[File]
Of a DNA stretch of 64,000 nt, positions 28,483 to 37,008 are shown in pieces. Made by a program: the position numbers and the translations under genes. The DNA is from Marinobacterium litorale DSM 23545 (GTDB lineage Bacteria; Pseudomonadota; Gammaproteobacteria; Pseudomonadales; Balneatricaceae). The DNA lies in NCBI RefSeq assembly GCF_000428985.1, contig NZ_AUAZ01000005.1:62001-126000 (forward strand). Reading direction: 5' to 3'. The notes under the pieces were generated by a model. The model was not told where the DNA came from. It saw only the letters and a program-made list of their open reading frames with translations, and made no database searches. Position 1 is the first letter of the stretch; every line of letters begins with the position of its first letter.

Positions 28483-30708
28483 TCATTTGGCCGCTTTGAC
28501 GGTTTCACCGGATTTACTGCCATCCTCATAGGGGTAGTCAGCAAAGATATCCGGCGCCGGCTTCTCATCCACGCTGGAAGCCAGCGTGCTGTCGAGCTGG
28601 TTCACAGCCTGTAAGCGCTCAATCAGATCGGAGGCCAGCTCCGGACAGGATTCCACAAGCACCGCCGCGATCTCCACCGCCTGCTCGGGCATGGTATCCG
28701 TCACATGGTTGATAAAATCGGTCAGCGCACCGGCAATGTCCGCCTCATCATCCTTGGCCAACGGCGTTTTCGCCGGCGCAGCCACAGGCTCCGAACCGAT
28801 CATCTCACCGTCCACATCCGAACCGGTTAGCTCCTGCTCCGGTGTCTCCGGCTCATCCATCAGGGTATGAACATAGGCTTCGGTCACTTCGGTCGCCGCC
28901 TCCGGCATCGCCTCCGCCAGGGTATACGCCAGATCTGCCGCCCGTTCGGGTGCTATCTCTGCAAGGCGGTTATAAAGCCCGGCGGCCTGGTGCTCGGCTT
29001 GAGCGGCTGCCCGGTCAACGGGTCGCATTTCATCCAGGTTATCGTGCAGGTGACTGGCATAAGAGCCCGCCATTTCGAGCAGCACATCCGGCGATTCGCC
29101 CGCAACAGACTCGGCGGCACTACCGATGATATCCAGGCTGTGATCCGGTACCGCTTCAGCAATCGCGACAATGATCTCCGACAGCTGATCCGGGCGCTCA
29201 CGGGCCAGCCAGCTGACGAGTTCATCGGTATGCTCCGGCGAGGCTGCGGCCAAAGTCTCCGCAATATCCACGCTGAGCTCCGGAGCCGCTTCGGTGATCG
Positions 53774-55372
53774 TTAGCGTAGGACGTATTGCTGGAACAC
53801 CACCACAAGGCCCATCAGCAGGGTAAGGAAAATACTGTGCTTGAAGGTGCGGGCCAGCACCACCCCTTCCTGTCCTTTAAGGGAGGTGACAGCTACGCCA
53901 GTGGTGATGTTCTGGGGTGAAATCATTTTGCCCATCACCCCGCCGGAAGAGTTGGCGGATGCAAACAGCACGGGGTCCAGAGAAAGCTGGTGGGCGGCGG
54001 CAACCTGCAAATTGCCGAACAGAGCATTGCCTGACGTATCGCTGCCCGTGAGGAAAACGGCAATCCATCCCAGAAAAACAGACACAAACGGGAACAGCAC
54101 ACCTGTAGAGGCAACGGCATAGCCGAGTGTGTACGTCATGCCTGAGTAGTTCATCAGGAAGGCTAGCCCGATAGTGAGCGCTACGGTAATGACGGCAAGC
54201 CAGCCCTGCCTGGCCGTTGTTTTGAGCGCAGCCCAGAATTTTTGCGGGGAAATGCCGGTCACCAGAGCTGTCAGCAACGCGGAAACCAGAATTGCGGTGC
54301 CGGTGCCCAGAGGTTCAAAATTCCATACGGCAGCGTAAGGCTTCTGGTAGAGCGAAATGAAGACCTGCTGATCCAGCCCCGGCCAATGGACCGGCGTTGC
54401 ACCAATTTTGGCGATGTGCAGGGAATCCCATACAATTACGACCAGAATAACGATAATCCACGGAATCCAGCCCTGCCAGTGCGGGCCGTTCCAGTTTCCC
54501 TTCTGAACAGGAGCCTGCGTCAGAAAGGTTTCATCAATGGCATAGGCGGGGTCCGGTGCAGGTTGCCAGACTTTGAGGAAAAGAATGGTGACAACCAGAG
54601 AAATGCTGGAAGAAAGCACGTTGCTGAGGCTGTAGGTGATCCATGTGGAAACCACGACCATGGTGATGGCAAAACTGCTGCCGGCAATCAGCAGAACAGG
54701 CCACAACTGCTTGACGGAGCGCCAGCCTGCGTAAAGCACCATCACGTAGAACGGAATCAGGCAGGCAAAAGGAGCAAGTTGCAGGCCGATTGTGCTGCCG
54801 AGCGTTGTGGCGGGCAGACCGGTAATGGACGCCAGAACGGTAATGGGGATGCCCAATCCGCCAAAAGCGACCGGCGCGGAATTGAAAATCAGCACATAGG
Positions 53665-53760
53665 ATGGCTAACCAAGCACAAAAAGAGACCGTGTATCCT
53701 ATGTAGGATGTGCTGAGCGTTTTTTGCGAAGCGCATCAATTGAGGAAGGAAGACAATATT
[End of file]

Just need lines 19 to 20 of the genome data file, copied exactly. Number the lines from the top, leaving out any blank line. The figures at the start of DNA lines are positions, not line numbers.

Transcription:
54301 CGGTGCCCAGAGGTTCAAAATTCCATACGGCAGCGTAAGGCTTCTGGTAGAGCGAAATGAAGACCTGCTGATCCAGCCCCGGCCAATGGACCGGCGTTGC
54401 ACCAATTTTGGCGATGTGCAGGGAATCCCATACAATTACGACCAGAATAACGATAATCCACGGAATCCAGCCCTGCCAGTGCGGGCCGTTCCAGTTTCCC